High achievement can become ‘routine’

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In 1992, the School Achievement Structure (SAS) was formed at DePaul University to help low-achieving schools in Chicago adopt 10 routines that, research had shown, could turn them into high achievers.The research was conducted in Pittsburgh and Dallas while I was on the faculty of the University of Pittsburgh. The schools we studied had predominantly African-American student bodies, were located in low-income, high-crime neighborhoods, and were not magnet schools. Yet, all produced high student achievement.

The routines that made a difference for them deal with assessment, student placement, curriculum pacing and acceleration, monitoring, measuring, discipline, instruction, evaluation, professional development and decision making. In the assessment routine, for example, test scores are examined at the individual, class and grade levels, and then growth goals are set. Next, the placement routine groups students on the basis of the test score analysis, subject/grade assignment and age. 

While all the routines are important, those involving decision making and professional development are pivotal. If they are not done right, the others may be impossible to achieve.

Many schools with depressed standardized test scores have constituencies that are fighting each other or resisting change. This constant struggle for power creates instability and destroys morale. Decisions are made by majority rule, and the defeated minority spends its energy and time making sure that the decisions of the majority are thwarted. School improvement will not happen until the school employees make student achievement their highest priority and agree to cooperate and collaborate in changing their educational routines to attain it.

Consensus and commitment are facilitated by group problem solving and planning. However, it is hard for schools to find time for teachers to meet together in grade-level and subject-matter teams. One hour should be added to the school day for this necessary professional activity. Further, parents, local school council members, teachers and administrators should devise a process that allows all segments of the school community to participate in identifying problems, devising solutions and making assignments. After that, the principal must oversee the completion of the assignments.

Much professional development is being conducted in the Chicago public schools. But there’s been little effort to determine whether teachers have changed how they teach. This needs to be altered; there must be monitoring. If teachers aren’t developing and using new skills, they should receive extra help (especially modeling from an expert teacher) until they do. Employees who refuse to improve should face a lowered job rating and be mandated to participate in professional development.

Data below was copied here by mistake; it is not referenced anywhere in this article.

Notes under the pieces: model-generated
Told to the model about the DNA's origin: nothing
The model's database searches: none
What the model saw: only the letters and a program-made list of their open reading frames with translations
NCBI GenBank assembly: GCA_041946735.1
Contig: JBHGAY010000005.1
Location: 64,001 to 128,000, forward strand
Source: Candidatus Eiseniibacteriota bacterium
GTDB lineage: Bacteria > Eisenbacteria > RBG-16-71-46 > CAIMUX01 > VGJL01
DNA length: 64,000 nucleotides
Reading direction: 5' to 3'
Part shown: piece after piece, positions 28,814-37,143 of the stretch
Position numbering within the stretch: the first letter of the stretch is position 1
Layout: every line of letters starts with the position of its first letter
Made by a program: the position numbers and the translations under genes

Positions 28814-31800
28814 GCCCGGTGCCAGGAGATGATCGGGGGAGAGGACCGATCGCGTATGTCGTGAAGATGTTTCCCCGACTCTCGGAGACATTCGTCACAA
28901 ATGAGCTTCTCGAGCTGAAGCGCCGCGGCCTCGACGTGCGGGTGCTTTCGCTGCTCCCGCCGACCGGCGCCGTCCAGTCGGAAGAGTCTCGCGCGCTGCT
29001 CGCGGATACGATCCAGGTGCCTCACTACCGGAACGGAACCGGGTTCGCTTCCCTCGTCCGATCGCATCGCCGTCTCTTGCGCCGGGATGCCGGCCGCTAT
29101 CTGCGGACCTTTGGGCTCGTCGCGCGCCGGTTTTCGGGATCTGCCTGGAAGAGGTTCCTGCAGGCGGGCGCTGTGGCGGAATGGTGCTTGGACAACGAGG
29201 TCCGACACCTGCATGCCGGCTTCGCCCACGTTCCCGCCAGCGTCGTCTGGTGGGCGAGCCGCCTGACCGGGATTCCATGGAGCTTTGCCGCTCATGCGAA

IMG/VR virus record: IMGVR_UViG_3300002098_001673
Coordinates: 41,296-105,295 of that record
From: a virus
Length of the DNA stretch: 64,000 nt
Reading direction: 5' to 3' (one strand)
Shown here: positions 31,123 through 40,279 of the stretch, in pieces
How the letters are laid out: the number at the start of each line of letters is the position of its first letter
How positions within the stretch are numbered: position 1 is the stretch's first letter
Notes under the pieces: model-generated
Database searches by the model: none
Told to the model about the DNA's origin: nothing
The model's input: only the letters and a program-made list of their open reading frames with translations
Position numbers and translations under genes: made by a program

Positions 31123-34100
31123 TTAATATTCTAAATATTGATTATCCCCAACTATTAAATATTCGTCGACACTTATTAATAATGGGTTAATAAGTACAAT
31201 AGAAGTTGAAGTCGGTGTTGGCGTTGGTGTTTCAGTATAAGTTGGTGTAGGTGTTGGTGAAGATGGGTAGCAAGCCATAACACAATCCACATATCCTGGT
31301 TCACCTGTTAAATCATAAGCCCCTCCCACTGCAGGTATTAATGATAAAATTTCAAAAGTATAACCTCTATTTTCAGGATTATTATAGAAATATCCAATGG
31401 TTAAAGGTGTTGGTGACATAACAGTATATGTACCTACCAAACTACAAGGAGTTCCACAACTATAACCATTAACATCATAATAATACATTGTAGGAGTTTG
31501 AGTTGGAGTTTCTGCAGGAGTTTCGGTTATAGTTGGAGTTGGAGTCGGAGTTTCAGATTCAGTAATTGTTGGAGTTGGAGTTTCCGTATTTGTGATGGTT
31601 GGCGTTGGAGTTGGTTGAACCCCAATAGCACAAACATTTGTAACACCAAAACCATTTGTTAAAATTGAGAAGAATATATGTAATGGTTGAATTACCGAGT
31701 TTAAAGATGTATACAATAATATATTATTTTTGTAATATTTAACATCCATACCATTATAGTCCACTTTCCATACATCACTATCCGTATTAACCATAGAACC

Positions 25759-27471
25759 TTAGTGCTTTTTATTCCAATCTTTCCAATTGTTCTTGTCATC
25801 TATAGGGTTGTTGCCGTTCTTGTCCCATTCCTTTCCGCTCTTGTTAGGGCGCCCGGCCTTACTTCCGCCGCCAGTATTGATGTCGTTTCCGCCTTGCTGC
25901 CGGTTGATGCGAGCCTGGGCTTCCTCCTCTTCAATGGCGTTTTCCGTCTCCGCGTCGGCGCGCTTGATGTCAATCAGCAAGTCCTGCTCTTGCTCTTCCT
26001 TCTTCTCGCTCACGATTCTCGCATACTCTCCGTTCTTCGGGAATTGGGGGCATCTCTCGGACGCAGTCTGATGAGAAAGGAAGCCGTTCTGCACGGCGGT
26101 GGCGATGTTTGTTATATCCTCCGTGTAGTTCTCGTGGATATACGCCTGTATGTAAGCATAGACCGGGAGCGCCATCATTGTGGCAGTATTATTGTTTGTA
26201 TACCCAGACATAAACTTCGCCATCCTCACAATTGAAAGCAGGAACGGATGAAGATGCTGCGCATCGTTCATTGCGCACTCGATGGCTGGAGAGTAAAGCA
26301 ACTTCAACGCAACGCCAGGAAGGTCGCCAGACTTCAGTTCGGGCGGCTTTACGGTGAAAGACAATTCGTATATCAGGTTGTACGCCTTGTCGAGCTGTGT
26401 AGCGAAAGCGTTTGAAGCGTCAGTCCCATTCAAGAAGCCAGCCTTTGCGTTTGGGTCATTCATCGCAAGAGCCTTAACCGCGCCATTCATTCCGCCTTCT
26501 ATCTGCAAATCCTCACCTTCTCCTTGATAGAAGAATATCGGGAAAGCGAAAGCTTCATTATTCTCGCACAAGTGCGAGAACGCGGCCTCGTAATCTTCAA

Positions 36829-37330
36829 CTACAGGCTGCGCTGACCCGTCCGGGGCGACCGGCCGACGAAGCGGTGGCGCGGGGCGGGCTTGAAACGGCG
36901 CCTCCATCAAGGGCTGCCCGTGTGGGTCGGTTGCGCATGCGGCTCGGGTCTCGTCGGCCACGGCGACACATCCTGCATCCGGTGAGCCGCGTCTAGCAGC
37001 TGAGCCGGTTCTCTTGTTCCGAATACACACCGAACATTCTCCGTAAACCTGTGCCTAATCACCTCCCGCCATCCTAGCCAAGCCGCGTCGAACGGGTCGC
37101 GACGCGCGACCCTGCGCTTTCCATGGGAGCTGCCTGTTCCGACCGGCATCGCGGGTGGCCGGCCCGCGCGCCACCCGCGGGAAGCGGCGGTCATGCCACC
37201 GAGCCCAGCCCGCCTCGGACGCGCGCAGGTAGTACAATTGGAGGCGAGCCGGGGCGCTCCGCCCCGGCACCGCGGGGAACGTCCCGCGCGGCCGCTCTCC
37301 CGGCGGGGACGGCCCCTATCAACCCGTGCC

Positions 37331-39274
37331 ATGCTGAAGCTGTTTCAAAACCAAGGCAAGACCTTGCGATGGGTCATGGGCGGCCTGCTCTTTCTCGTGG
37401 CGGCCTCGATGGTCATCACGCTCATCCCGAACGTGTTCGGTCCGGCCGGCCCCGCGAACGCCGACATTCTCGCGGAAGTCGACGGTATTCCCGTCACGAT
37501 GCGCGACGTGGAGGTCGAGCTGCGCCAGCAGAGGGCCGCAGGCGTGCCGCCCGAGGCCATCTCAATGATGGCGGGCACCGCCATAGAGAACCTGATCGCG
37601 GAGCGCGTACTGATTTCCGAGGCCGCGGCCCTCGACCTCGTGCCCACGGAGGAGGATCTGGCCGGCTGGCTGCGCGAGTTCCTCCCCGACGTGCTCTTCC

Here, too, time is a problem. One of the ways schools provide time for professional development is restructuring their day. For example, a school might start classes 10 minutes early for three weeks to generate 22 hours for professional development. Under the teachers union contract, teachers must vote on such a change. However, at some schools where there are large numbers of temporary teachers (e.g. teachers with provisional certificates or those teaching off certificate), the faculty has vetoed the restructured day. At other schools, professionals consider themselves to be hourly workers and want to be paid for their development at their regular salary rates. In some cases, schools couldn’t afford to do that and had to make the training optional; as a result, teachers who need help the most were free to refuse. Another problem is that central office often alters its published professional development schedules on short notice, upsetting plans of individual schools. Future reform actions should correct these tendencies.

Chicago principals are now required to attend professional development classes; 70 hours are required for appointment, and 32 hours are required each year to keep the job. Principals also are subject to removal if their schools’ standardized tests scores decline significantly or repeatedly. Such rules may need to apply to teachers as well.

Chicago schools that have committed to high achievement and reached a consensus about change are reaping the rewards we observed in Pittsburgh and Dallas. For example, Spencer Elementary School, a 1,400-student school led by Principal Sandra Givens, has greatly improved achievement in reading and mathematics—reading scores went from 10 percent at or above the national average in 1992 to 22 percent in 1998; math scores, from 11 percent to 29 percent. Between 1995 and 1998, the Kellman Corporate Community School, led by Principal Rollie Jones, went from 40 percent to 50 percent at or above average in reading and from 25 percent to 51 percent in math. Both schools are SAS alumni.

Inspired by Principal Pierce Vaughn, Overton Elementary School saw an increase of 13 percentage points in math over the last two years and an increase of 10 percentage points in reading.

Region 3, headed by Hazel Steward, adopted an augmented version of SAS and has made significant gains. Of 145 Chicago public schools put on the state academic watch list in 1995, 41, or 28 percent, were from Region 3. Within two years, 19 of the 41 schools worked their way off the list, and no new Region 3 schools were added.

These leaders show it can be done.

Barbara Sizemore is professor emerita in the School of Education at DePaul University. She recently retired as dean.